By Cecil W. Stoughton / Wikimedia CommonsCC-BY-SA-3.0 / GFDL

1 – The Bay of Pigs Invasion

The Bay of Pigs Invasion (Invasión de Bahía de Cochinos) was a failed invasion of Cuba undertaken by a CIA-sponsored paramilitary group, Brigade 2506, on 17 April 1961.

Brigade 2506 fronted the armed wing of the Democratic Revolutionary Front, a counter-revolutionary military, trained and funded by the CIA. The group intended to overthrow the government of Fidel Castro.

US President Dwight D. Eisenhower was very concerned at the direction Castro’s government was taking, and in March 1960 he allocated $13.1 million to the CIA to plan Castro’s overthrow.

The CIA proceeded to organize the operation with the aid of various Cuban counter-revolutionary forces, training them in Guatemala.

Eisenhower’s successor John F. Kennedy approved the final invasion plan on 4 April 1961.

Over 1,400 paramilitaries assembled in Guatemala before setting out for Cuba by boat on 13 April 1961.

Two days later on 15 April, eight CIA-supplied B-26 bombers attacked Cuban airfields and then returned to the US.

On the night of 16 April, the main invasion landed at a beach named Playa Girón in the Bay of Pigs. It initially overwhelmed a local revolutionary militia.

Counter-attack by Cuban Revolutionary Armed Forces. Wikimedia CommonsCC-BY-SA-3.0 / GFDL

The Cuban Army’s counter-offensive was led by José Ramón Fernández before Castro decided to take personal control. As US involvement became apparent to the world, Kennedy decided against providing any further air cover.

As a result, the operation only had half the forces the CIA had deemed necessary. On 20 April, the invaders surrendered, with the majority being publicly interrogated and put into Cuban prisons.

The failed invasion helped to strengthen the position of Castro’s leadership, making him a national hero. It also strengthened the relations between Cuba and the Soviet Union.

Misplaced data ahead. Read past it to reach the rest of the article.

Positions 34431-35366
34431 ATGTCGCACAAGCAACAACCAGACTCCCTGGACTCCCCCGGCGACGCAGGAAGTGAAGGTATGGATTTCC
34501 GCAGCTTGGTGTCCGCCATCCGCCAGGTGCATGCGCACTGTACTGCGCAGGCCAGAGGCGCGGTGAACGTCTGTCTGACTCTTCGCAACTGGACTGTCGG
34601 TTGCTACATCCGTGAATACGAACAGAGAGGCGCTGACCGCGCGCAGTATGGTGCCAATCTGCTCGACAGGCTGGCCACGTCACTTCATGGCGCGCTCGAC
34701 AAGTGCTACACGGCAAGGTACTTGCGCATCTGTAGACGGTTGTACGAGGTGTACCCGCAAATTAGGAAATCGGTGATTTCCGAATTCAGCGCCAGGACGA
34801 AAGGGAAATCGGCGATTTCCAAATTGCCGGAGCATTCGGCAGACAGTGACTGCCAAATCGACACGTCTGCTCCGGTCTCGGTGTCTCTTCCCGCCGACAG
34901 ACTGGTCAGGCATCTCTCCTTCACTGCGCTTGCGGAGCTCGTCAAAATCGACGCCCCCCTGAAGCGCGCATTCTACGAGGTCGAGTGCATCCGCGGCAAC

This eventually led to the Cuban Missile Crisis of 1962. The invasion was a major failure for US foreign policy, with Kennedy ordering a number of internal investigations across Latin America.

2 – Yuri Gagarin Becomes First Person to Orbit Earth 

Gagarin receiving a hero’s welcome. Wikimedia Commons CC-BY-SA-3.0 / GFDL

Yuri Alekseyevich Gagarin was a Russian Soviet pilot and cosmonaut. He was the first human to journey into outer space, when his Vostok spacecraft completed an orbit of the Earth on 12 April 1961.

Gagarin became an international celebrity and was awarded many medals and titles, including Hero of the Soviet Union, the nation’s highest honor.

Vostok 1 marked his only spaceflight, but he served as a backup crew to the Soyuz 1 mission, which ended in a fatal crash.

Gagarin later became deputy training director of the Cosmonaut Training Centre outside Moscow, which was later named after him.

Gagarin died in 1968 when the MiG-15 training jet he was piloting crashed. The Yuri Gagarin Medal is now awarded in his honor.

3 – Construction of the Berlin Wall Begins 

Construction of the Berlin Wall underway. National Archives / Wikimedia CommonsCC-BY-SA-3.0 / GFDL